i think they are going to put swann and stallwroth as one entry as to allow more on the list. I think Greene will be #1 followed by Franco, Bradshaw, Woodson, Lambert, Blount, Swann/Stallworth, Ward, Bettis, Big Ben. They have done these lists before and taken some liberties with number of people on them. When you think of Swann you think of Stallworth and vice versa.

  6. joe

    December 24, 2010 at 4:28 pm

    What about the “Hammer”? Great player too! BB will be up there and so will Troy..Hopefully Timmons too!

  7. Marco

    December 24, 2010 at 7:34 pm

    My List is based on the players ability to come up with biggest plays during the biggest games at the most critical times.

    10. Lynn Swann
    9. John Stalworth
    8. Ben Roethlisberger
    7. James Harrison
    6. Joe Green
    5. Jerome Bettis
    4. Hines Ward
    3. Troy Polamalu
    2. Terry Bradshaw
    1. Jack Lambert

    Honorable Mention:

    Mel Blount
    Rod Woodson
    Franco Harris
    Jack Ham
    Mike Webster
    L.C. Greenwood
    Greg Lloyd
    James Farrior
    Dermontti Dawson
    Donnie Shell

  8. Marco

    December 24, 2010 at 7:36 pm

    Add Joey Porter to my Honorable Mention

  9. Mike

    December 24, 2010 at 7:54 pm

    Honorable mention should be Vinny Testaverde, circa 1995.

  10. zeke

    December 24, 2010 at 7:59 pm

    1. greene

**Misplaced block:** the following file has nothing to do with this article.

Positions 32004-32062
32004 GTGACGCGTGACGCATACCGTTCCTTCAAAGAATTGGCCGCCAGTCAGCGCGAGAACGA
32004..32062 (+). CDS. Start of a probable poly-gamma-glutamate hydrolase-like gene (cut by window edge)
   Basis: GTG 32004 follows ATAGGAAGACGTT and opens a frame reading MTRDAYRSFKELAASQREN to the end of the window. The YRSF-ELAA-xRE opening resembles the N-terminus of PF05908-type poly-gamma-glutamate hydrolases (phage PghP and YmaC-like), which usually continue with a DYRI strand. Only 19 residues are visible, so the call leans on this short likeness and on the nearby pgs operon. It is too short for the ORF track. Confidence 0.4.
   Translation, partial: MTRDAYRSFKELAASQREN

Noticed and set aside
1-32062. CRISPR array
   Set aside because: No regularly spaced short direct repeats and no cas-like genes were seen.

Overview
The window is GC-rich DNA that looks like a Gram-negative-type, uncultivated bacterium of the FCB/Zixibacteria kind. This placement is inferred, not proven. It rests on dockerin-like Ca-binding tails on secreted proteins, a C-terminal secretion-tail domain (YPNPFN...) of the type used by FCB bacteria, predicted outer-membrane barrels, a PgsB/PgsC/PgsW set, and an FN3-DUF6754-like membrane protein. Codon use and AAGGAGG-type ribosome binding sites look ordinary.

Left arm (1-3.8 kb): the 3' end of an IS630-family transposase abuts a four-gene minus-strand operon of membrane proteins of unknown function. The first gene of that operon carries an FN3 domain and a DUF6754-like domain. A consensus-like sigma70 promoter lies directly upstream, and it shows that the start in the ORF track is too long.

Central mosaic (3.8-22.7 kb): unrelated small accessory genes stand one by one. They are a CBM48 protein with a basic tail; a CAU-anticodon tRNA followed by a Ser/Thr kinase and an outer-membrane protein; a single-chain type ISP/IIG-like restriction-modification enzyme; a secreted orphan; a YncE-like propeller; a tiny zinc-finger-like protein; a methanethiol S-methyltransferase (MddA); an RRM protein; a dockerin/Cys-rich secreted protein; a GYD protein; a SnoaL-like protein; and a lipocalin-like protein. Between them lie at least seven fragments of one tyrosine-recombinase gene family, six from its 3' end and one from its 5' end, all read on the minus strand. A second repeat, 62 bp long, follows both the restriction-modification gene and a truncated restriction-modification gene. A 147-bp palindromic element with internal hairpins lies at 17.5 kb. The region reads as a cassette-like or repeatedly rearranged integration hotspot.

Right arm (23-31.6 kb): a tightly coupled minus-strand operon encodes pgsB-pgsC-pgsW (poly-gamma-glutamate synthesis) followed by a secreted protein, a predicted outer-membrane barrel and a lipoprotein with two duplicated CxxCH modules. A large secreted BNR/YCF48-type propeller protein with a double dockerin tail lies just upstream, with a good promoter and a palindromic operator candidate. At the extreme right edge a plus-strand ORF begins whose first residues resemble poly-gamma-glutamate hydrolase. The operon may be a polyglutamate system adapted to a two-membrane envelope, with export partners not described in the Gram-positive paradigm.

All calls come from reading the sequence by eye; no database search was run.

2. lambert
    3. blount
    4. woodson
    5. harris
    6. bradshaw
    7. swann/stallworth
    8. webster
    9. ham
    10. ward

  11. Jim Freeman

    December 25, 2010 at 8:58 am

    1. Joe Greene – An utterly dominant defensive player and a two-time Defensive POY…his number 75 should also be officially retired.

    2. Jack Ham – A tremendous linebacker in every facet of the position…one of the two best outside linebackers in NFL history.

    3. Jack Lambert – A truly menacing figure but also one of the three or four best middle linebackers of all time. He was great defending the run or the pass.

    4. Mel Blount – A true game-changer and a Defensive POY.

    5. Ernie Stautner – An NFL legend who helped established Pittsburgh as a team no one had fun playing against. The Steelers may have lost the game but they were going to give their opponent a beating.

    6. Terry Bradshaw – Comparing passing statistics from the 70s to current numbers is a waste of time. Bradshaw is one of the great quarterbacks in league history…a league MVP and a two-time Super Bowl MVP.

    7. Franco Harris – His ‘Immaculate Reception’ gave the Steelers their first playoff win…ever.

    8. Rod Woodson – One of the great all-around defensive players to ever play for the Steelers…or anyone else for that matter.

    9. Troy Polamalu – See ‘Rod Woodson’. He has already piled up some of the most memorable defensive plays in team history.

    10. Hines Ward – I don’t think Ward is a better receiver than Swann or Stallworth but he’s a Super Bowl MVP and a physical tone-setter on a two-time Super Bowl winning team.

  12. mark

    December 25, 2010 at 9:43 am

    I like Matt’s list! Obviously its too hard to choose between great players and omitting certain ones almost seems like a mortal sin. Mean Joe is my 1st as well because it started with him. Bradshaw is my second as well. Bettis and Ward make the list from the “modern day”. I really think the Steelers are the only organization that can boast a legitimite “TOP 25” and there would still be arguments over who was left off!